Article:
The diameter of a bond wire, the design of the wire bonding tool, and the process parameters used to create the wire bond determine the diameter and height of the wire bond ball, and therefore determines the height of the stud bumps and the surface area of the stud bump used for forming solder balls. After the wire bonding operation, the overall height of the stud bumps on the surface of the device should be within a range that can be corrected by, for example, grinding or coining so that the mounting surface will be flat. In another configuration, the stud bumps may not be processed to be flat and coplanar with each other. In this case, the ball bonds and stitch bonds may be formed directly onto the stud bumps.

FIG. 6 illustrates an example embodiment where stud bumps 46 are larger than stud bumps 48. In the illustrated embodiment, the wire diameter used to form stud bumps 46 should allow the height of larger stud bumps 46 to equal or exceed the combined height of the mounted die and the height of smaller stud bumps 48 formed on the mounted die 44. Therefore, a smaller diameter wire is used to form stud bumps 48 on the semiconductor die 44 than is used to form stud bumps 46 on carrier 40. Also, note that the center-to-center spacing of the stud bumps, or pitch, is also an important consideration when determining wire diameter. A smaller pitch may require a smaller diameter bond wire. In FIG. 6, a pitch between stud bumps 46 may be different than a pitch between smaller stud bumps 48. Another embodiment may result in a full array of connections to the final packaged semiconductor device where the connections are arranged in a uniform and consistent pitch, where the pitch of larger stud bumps 46 is the same as the pitch of at least a portion of the smaller stud bumps 48 formed on die 44.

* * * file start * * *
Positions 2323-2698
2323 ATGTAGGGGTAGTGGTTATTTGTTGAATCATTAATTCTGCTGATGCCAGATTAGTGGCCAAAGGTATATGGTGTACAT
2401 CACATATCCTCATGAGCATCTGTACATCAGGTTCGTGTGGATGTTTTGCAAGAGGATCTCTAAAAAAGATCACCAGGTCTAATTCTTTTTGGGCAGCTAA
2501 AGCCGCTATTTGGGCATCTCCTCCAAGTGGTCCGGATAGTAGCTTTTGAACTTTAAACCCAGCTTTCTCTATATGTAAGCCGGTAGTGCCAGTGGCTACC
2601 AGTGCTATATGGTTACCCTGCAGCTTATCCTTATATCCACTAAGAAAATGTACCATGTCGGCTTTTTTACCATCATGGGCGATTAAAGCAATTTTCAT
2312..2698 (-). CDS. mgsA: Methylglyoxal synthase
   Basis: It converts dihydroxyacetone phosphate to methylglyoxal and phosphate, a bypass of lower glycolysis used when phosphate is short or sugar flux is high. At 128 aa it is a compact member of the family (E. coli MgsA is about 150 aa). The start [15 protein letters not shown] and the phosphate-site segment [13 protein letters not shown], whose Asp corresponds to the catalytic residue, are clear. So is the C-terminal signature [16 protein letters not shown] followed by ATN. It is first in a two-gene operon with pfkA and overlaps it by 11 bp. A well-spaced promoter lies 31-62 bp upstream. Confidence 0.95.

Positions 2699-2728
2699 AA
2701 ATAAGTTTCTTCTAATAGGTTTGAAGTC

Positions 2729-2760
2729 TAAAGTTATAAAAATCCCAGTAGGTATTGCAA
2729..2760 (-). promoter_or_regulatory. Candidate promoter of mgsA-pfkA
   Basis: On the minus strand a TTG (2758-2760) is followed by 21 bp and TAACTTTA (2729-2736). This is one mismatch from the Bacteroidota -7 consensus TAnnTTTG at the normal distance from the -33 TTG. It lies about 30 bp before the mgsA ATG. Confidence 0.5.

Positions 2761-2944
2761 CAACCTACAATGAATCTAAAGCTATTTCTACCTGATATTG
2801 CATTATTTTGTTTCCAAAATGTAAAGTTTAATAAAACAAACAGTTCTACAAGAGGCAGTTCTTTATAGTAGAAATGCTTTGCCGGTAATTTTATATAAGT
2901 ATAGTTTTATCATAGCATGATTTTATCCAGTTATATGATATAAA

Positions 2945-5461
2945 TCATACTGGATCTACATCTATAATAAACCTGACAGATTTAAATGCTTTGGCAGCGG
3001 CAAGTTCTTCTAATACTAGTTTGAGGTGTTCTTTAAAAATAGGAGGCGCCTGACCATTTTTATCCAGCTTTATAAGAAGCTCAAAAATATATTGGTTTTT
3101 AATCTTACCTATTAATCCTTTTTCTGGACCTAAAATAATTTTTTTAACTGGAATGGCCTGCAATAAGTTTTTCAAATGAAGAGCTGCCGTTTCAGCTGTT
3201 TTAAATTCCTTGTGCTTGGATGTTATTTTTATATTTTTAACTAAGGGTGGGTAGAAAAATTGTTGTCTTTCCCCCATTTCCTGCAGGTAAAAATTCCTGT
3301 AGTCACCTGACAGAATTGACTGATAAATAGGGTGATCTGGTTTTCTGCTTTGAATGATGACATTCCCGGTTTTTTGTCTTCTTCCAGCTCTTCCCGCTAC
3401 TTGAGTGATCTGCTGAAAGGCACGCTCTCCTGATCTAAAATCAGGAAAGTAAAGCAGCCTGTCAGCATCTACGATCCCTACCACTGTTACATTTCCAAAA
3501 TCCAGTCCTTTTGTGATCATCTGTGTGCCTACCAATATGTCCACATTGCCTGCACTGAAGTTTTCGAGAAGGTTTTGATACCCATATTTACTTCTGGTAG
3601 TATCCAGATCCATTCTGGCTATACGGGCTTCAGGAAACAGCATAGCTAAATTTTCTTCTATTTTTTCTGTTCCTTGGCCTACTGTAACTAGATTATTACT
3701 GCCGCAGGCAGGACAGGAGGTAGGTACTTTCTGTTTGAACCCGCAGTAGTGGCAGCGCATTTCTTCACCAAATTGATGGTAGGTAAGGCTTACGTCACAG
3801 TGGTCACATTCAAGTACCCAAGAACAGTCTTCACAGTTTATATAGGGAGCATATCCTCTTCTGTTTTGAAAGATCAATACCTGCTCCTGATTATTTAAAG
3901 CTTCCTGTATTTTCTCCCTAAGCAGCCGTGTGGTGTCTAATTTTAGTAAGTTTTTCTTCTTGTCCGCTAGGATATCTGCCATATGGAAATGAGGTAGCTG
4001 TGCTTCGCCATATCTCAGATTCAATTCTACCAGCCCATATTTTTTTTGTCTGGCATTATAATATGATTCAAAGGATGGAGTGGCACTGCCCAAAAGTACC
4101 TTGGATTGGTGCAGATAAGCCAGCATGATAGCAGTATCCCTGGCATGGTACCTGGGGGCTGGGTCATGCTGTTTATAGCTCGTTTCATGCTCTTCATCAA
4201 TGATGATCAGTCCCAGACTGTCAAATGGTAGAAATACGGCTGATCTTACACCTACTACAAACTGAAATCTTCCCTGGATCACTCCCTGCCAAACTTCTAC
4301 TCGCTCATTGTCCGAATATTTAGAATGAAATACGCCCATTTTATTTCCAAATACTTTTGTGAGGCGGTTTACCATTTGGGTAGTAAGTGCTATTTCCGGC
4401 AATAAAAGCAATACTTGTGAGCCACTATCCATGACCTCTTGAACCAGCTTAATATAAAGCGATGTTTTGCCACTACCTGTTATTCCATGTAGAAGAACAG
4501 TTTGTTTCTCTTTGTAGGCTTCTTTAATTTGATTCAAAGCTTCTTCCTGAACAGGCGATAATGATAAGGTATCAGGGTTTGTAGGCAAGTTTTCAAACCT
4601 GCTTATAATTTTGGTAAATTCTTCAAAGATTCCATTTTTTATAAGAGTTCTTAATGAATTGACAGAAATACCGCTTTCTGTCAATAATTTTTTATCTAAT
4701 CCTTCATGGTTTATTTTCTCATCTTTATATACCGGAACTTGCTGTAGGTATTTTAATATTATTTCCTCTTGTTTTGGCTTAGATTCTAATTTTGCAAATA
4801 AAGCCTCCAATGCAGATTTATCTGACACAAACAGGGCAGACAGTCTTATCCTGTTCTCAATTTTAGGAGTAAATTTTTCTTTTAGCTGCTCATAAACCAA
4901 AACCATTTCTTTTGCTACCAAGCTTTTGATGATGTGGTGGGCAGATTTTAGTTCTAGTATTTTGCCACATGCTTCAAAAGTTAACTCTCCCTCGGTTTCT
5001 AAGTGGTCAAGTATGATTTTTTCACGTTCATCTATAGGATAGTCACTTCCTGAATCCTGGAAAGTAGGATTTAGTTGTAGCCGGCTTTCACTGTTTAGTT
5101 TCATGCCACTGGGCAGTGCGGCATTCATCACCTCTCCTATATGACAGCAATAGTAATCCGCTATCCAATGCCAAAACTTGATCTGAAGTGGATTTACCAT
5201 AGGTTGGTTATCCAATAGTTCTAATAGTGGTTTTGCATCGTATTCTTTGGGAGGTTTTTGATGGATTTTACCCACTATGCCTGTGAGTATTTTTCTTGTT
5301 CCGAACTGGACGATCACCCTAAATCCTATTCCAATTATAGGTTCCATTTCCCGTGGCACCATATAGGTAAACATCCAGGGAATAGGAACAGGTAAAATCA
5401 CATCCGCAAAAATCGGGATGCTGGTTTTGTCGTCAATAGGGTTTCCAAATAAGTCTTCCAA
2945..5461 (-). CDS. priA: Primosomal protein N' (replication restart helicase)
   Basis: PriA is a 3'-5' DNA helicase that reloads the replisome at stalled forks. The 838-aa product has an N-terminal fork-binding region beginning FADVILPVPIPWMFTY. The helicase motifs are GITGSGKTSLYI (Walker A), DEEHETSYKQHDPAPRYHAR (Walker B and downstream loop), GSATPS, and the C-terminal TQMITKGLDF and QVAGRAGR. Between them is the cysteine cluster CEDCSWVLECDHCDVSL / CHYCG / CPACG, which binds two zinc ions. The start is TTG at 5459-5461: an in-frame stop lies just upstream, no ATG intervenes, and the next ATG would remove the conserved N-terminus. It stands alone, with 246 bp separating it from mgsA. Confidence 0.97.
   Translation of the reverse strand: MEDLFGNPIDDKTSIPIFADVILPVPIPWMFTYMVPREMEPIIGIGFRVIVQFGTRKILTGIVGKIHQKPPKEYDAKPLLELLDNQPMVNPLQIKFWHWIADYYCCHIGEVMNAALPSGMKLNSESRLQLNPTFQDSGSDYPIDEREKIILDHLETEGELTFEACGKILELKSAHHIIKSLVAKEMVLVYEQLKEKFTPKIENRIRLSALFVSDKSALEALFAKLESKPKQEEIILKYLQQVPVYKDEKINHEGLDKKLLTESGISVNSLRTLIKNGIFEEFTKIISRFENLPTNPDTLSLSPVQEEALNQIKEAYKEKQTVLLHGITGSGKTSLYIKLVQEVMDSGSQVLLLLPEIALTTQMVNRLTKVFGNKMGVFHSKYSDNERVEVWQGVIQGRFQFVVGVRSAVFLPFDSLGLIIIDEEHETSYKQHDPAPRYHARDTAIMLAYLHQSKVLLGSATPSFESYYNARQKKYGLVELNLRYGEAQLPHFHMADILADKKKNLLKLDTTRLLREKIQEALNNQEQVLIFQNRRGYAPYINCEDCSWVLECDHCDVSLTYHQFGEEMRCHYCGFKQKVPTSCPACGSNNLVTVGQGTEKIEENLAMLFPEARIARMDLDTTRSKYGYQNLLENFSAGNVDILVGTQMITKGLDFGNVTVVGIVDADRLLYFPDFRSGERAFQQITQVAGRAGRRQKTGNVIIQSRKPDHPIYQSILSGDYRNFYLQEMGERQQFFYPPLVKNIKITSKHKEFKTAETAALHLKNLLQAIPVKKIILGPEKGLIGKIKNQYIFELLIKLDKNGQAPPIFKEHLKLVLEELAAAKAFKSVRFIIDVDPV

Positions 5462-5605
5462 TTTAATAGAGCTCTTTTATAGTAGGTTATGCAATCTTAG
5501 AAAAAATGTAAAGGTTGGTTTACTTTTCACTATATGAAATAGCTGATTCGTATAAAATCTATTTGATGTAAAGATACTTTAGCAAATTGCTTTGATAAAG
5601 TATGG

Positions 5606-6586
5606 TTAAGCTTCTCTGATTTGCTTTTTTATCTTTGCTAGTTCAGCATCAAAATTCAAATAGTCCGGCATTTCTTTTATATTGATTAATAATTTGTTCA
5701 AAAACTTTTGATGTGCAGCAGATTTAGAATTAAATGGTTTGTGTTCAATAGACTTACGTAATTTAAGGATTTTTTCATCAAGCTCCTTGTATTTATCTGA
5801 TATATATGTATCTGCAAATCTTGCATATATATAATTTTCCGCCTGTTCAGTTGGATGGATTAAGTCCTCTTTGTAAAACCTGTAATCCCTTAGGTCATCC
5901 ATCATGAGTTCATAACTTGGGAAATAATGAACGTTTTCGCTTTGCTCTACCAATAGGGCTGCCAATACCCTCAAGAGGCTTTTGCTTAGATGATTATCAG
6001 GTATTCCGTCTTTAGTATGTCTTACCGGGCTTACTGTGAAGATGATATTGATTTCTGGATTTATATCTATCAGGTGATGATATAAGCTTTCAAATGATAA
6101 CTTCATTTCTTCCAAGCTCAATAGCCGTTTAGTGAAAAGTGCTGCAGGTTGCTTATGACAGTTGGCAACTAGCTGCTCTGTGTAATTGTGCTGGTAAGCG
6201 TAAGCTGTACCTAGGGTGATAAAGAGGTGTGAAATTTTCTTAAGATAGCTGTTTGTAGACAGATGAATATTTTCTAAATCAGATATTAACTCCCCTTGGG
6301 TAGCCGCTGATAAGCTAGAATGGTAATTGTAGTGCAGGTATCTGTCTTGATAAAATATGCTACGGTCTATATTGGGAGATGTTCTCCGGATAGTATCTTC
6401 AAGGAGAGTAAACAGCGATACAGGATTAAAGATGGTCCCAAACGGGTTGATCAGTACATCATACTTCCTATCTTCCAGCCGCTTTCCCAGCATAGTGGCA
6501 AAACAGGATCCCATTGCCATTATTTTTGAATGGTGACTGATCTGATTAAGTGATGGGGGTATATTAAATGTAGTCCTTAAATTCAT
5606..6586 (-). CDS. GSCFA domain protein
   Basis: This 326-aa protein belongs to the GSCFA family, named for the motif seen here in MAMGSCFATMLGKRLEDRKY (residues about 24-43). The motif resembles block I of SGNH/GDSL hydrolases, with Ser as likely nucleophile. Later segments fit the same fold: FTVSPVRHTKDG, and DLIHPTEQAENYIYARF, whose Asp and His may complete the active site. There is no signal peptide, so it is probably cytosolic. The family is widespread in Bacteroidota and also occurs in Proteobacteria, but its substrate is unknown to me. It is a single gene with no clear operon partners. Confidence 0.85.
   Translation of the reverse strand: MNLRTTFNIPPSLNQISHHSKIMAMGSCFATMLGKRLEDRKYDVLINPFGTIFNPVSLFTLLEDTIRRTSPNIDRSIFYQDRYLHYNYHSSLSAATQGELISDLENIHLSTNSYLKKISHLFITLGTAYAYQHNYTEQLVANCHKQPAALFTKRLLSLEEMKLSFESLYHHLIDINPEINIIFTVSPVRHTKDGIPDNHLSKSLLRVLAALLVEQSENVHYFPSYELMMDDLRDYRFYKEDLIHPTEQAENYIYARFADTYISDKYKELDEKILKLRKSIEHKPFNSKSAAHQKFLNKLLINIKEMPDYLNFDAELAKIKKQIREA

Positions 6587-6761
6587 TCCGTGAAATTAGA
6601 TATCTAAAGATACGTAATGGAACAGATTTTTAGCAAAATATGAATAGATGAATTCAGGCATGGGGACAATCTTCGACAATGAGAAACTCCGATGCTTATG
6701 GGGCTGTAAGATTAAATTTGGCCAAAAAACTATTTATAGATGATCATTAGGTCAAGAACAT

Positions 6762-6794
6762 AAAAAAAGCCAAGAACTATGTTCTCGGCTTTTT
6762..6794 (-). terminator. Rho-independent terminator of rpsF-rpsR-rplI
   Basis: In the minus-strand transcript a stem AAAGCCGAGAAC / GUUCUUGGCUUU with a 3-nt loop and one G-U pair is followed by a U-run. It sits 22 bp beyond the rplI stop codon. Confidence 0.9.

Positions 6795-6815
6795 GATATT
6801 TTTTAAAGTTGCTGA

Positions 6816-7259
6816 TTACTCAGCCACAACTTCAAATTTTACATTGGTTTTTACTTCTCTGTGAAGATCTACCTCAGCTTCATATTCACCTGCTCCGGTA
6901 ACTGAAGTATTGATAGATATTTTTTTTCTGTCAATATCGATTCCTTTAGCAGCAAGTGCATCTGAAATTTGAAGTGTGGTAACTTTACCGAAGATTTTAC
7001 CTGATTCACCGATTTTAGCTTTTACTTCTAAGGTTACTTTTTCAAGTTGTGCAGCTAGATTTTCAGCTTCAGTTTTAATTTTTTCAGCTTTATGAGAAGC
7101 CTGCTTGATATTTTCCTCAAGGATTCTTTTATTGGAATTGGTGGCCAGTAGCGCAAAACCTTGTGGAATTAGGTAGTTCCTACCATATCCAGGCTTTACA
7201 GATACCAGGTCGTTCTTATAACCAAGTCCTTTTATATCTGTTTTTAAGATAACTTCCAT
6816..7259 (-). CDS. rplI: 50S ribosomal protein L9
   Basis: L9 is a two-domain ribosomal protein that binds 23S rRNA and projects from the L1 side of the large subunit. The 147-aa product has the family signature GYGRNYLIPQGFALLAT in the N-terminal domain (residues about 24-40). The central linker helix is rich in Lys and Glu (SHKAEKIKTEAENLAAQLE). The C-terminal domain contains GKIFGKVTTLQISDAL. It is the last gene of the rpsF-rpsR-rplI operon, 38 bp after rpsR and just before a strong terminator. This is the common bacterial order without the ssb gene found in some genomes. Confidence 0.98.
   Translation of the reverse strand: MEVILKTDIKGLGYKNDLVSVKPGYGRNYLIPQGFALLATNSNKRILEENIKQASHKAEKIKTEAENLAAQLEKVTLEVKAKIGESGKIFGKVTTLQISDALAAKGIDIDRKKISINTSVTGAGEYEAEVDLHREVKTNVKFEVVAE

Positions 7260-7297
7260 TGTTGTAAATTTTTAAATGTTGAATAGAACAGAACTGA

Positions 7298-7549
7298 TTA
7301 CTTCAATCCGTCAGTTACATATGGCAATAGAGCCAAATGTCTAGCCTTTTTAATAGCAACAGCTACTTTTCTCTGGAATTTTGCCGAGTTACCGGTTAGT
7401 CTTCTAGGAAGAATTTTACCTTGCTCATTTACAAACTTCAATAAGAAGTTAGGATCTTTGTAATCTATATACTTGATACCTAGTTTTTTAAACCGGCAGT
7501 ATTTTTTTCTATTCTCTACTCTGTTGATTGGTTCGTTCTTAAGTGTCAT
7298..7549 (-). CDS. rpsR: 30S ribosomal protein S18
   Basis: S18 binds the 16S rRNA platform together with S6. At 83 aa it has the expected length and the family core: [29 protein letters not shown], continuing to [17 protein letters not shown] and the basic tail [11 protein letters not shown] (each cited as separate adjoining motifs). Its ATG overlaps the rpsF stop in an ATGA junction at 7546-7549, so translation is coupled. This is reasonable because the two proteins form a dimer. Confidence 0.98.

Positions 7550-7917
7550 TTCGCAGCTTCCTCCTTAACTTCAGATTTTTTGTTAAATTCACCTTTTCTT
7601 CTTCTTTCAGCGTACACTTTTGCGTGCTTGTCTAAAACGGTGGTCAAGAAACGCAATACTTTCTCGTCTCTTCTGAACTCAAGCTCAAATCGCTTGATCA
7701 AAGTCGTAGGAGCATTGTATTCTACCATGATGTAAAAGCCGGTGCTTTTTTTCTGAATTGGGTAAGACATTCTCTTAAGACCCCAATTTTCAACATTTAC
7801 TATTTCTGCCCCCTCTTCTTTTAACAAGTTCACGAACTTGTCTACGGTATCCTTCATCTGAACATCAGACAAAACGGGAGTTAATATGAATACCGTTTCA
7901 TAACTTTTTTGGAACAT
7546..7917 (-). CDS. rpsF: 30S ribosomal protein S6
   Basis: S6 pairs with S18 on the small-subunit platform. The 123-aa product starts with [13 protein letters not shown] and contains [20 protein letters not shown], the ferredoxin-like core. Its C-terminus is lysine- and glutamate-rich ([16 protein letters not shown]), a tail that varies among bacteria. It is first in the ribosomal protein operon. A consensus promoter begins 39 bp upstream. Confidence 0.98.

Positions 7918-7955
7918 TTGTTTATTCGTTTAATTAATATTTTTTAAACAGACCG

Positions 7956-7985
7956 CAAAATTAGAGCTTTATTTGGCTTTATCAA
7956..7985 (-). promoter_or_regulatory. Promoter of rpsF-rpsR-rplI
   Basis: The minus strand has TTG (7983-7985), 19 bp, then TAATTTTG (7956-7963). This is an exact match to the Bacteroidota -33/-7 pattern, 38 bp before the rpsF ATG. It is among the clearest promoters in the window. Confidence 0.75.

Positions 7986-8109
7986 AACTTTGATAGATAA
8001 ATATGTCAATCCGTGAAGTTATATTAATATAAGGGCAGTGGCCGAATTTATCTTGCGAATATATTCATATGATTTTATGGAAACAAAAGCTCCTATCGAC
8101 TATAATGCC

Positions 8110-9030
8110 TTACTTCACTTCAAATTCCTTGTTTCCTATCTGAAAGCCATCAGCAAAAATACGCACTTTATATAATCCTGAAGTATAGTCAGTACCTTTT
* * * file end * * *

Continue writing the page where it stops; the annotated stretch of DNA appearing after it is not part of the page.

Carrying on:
Die attach material 42 is deposited on semiconductor die 44, or the semiconductor wafer from which die 18 is derived (not shown), and semiconductor die 44 is then positioned in the package site of carrier 40. The die attach material may be a thermoplastic material or a B stage cured epoxy. Alternately, the die attach material may be first deposited on carrier 10 and semiconductor die 44 positioned on the die attach material. Stud bumps 48 are formed on wire bond pads of semiconductor die 44. Stud bumps 48 are formed using the same method described above for stud bumps 46, except stud bumps 48 are formed using a smaller diameter bond wire. In the illustrated embodiment, stud bumps 48 are formed using a 20 micron diameter wire. A resulting stud bump may have a diameter of about 50 microns. Other wire sizes may be used, and other stud bump diameters may be formed. In the illustrated embodiment, stud bumps 48 use a smaller diameter wire and are smaller than stud bumps 44.

FIG. 7 illustrates a cross-sectional view of the packaged semiconductor device after an encapsulant 50 is formed on the surface of carrier 40 including over the stud bumps and die 44. The encapsulant may be formed using any suitable material and any encapsulation process including transfer molding, compression molding, or the use of a film mold compound or liquid encapsulant to provide complete coverage. In one embodiment, the encapsulant is a conventional semiconductor epoxy mold compound. Alternately, the step of forming encapsulant 50 and then grinding encapsulant 50, as discussed below, may be omitted and the process may continue as otherwise discussed below.

FIG. 8 illustrates a cross-sectional view of the packaged semiconductor device after grinding encapsulant 50 until exposed surfaces of stud bumps 46 and 48 have a desired diameter to produce flattened stud bumps 46 and 48, respectively. The stud bumps are flattened to provide a relatively flat top surface for wire bonding, and the like. The grinding will also have the effect of leveling and equalizing the heights of all of the bumps, if necessary.